Representatives of the Catholic Church urged the Government to reconsider plans to hold a referendum to repeal the Eighth Amendment of the Constitution at a meeting yesterday.
Taoiseach Leo Varadkar and a number of key Ministers held a two-hour with senior figures from the Church including Archbishop of Dublin Diarmuid Martin, Archbishop Eamon Martin, and Archbishop Michael Neary.
Senior Government figures said a number of issues were discussed including the potential for a Papal visit to Ireland in 2018, the continuing political stalemate in Northern Ireland and overseas aid.
The future of the Eighth Amendment of the Constitution, which places the life of the unborn on an equal footing to the mother, was also discussed at the meeting.
It is understood the representatives of the Catholic Church outlined their “vehement opposition” to its removal from the Constitution.
They requested the Government change its position on the issue but stressed in the event of a referendum they would campaign in line with the teachings of the Catholic Church.
Minister for Health Simon Harris responded on behalf of the Government and outlined the process that had been agreed by the Oireachtas.
A committee has been established to report within three months. It will look at the recommendations of the Citizens Assembly’ and make its own conclusions.
A vote will then be held in the Dáil and Seanad on its recommendations.
A series of Government Ministers have stressed their desire for a referendum to be held in early 2018.
Mr Harris is understood to have told the Church representatives there are varying and diverse views on this issue from all sections of society.
However, he said the Government could not ignore the women who travel abroad for terminations and the cases of women who are diagnosed with fatal foetal abnormalities.
The Minister stated the future of the Eighth Amendment would be decided on by the people through a democratic vote but he hoped the debate between both sides could be respectful.
Government figures insisted the discussion on the Eighth Amendment was not the primary focus of the meeting and there was not a lengthy debate on the matter.
“The Church made their position clear and we made ours clear. This was not an aggressive discussion, it was respectful.”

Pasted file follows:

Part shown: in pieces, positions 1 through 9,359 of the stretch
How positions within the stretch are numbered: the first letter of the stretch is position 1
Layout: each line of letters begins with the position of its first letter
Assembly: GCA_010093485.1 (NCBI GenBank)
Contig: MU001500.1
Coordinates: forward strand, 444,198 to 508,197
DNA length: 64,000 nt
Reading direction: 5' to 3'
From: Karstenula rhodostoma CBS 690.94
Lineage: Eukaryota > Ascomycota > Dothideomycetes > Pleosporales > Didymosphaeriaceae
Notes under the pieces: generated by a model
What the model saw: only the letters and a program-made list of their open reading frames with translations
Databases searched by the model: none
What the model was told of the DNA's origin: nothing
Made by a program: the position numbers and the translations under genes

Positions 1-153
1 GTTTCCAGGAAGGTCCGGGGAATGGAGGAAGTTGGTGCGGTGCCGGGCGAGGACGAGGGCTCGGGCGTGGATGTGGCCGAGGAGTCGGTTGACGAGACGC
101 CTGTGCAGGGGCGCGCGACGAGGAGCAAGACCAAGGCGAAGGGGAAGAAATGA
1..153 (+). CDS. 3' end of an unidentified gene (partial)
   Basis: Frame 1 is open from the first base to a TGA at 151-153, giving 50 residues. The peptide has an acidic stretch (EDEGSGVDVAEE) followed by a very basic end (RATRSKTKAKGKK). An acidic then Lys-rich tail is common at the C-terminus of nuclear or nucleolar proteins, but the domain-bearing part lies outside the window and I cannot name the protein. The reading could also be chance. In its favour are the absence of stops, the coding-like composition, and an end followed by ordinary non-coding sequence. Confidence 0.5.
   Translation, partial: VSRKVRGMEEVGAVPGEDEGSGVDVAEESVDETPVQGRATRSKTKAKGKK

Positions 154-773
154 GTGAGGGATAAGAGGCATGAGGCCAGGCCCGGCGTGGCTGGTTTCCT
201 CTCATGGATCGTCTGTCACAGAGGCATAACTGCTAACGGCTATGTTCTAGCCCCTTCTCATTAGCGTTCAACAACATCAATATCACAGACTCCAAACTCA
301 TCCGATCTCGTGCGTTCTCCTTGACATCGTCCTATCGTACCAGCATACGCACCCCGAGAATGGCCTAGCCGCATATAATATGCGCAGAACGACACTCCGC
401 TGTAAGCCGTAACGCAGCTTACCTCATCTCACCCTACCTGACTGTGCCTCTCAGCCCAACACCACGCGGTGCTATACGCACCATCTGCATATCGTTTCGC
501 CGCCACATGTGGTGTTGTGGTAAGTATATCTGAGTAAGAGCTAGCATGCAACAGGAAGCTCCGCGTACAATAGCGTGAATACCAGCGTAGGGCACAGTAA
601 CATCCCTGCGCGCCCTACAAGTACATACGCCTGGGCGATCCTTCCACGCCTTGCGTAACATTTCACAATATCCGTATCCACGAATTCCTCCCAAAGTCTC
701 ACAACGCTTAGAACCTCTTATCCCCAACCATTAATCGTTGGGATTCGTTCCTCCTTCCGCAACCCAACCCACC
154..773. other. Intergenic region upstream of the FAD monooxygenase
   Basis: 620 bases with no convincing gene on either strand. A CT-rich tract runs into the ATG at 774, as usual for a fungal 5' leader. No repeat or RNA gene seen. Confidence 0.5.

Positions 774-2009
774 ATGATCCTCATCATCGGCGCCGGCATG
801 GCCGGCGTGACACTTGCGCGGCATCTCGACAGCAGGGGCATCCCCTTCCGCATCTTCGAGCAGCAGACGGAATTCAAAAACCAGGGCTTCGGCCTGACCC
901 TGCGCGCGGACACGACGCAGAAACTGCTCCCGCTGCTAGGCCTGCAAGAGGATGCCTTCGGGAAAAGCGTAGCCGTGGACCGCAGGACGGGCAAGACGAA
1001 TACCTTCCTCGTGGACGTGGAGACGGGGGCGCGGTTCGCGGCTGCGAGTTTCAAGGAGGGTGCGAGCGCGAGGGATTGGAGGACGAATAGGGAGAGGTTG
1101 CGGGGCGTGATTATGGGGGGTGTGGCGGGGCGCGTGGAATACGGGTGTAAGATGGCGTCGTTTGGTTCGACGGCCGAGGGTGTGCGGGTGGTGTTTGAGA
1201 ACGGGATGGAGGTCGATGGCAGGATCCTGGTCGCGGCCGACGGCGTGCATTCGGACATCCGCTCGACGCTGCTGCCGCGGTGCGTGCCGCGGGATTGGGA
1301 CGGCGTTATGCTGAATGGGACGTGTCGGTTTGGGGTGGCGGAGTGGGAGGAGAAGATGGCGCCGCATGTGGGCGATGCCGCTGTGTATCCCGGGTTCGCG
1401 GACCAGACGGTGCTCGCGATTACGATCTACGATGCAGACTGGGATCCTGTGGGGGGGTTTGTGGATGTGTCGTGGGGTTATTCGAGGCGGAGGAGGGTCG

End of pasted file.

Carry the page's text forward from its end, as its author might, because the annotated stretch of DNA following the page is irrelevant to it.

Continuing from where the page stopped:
Speaking after the meeting Archbishop Eamon Martin said: “We had a constructive discussion with the Taoiseach and his ministers today, and we focused on issues which are fundamental to sustaining the common good of Irish life.
“I believe that regular Church-State dialogue is in the interest of everyone and reflects a truly pluralist society.”
In a statement, Mr Varadkar said he hoped this would be the first in a series of bilateral meetings, which will be held with dialogue partners.
The Taoiseach said the exchange was valuable and the discussion was beneficial for Government to engage with the Church in this format.
The meeting was also attended by Tánaiste Frances Fitzgerald, Minister for Transport Shane Ross and Minister for Social Protection Regina Doherty.
Background to meetings
In 2005, the then government decided to approve the initiation of “structured dialogue” with the churches, faith, and ethical communities in Ireland in line with article 52 of the EU’s constitutional treaty providing for such communication.
This State was among the first EU countries to initiate this form of structured dialogue.
It would mean ongoing contact at an official level; separate informal meetings - with an agreed agenda - between each church/faith/ethical community and relevant Government Ministers, to take place at irregular intervals; and an annual plenary meeting which would be attended by all churches/faith/ethical communities and which would be addressed by the Taoiseach of the day.
Set up under the terms of the Lisbon Treaty, the first such structured meeting in Ireland took place in February 2007, involving relevant communities and the Government of the day.
However, no such full meeting took place after the financial crisis hit in September 2008 until January 2013.
A plenary meeting was hosted by then taoiseach Enda Kenny in May 2011. It was attended by then Catholic Primate Cardinal Brady, senior representatives of other churches, senior Muslims, Jews, Bahá’is and humanists.
Recently the current Catholic Primate Eamon Martin complained that since he assumed the position in September 2014 there had been no structured dialogue meeting between the State and faith/ethical communities including the Catholic Church.